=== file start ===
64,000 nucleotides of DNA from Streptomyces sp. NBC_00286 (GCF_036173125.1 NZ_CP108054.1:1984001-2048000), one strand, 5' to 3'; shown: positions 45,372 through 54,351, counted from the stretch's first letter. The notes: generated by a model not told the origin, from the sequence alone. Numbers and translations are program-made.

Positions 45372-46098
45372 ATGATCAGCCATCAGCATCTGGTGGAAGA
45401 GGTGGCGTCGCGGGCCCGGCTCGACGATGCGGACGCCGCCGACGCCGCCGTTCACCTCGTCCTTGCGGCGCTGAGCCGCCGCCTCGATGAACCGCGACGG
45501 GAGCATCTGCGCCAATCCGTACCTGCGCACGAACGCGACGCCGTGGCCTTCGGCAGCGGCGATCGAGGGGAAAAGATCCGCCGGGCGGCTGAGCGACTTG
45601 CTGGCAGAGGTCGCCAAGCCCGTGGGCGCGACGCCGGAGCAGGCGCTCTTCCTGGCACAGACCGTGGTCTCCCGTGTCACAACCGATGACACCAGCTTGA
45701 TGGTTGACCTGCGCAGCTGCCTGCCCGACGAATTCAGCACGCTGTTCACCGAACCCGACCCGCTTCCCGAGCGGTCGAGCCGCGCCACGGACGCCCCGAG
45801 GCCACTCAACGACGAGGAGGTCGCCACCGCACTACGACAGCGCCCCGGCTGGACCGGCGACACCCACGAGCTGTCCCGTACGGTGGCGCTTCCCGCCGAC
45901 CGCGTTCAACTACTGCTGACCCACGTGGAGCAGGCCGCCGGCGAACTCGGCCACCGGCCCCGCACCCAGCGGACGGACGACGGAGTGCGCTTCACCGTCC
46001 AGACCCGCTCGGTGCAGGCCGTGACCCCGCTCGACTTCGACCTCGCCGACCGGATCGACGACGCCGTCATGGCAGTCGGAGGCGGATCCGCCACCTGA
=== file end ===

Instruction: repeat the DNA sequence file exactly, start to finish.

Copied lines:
64,000 nucleotides of DNA from Streptomyces sp. NBC_00286 (GCF_036173125.1 NZ_CP108054.1:1984001-2048000), one strand, 5' to 3'; shown: positions 45,372 through 54,351, counted from the stretch's first letter. The notes: generated by a model not told the origin, from the sequence alone. Numbers and translations are program-made.

Positions 45372-46098
45372 ATGATCAGCCATCAGCATCTGGTGGAAGA
45401 GGTGGCGTCGCGGGCCCGGCTCGACGATGCGGACGCCGCCGACGCCGCCGTTCACCTCGTCCTTGCGGCGCTGAGCCGCCGCCTCGATGAACCGCGACGG
45501 GAGCATCTGCGCCAATCCGTACCTGCGCACGAACGCGACGCCGTGGCCTTCGGCAGCGGCGATCGAGGGGAAAAGATCCGCCGGGCGGCTGAGCGACTTG
45601 CTGGCAGAGGTCGCCAAGCCCGTGGGCGCGACGCCGGAGCAGGCGCTCTTCCTGGCACAGACCGTGGTCTCCCGTGTCACAACCGATGACACCAGCTTGA
45701 TGGTTGACCTGCGCAGCTGCCTGCCCGACGAATTCAGCACGCTGTTCACCGAACCCGACCCGCTTCCCGAGCGGTCGAGCCGCGCCACGGACGCCCCGAG
45801 GCCACTCAACGACGAGGAGGTCGCCACCGCACTACGACAGCGCCCCGGCTGGACCGGCGACACCCACGAGCTGTCCCGTACGGTGGCGCTTCCCGCCGAC
45901 CGCGTTCAACTACTGCTGACCCACGTGGAGCAGGCCGCCGGCGAACTCGGCCACCGGCCCCGCACCCAGCGGACGGACGACGGAGTGCGCTTCACCGTCC
46001 AGACCCGCTCGGTGCAGGCCGTGACCCCGCTCGACTTCGACCTCGCCGACCGGATCGACGACGCCGTCATGGCAGTCGGAGGCGGATCCGCCACCTGA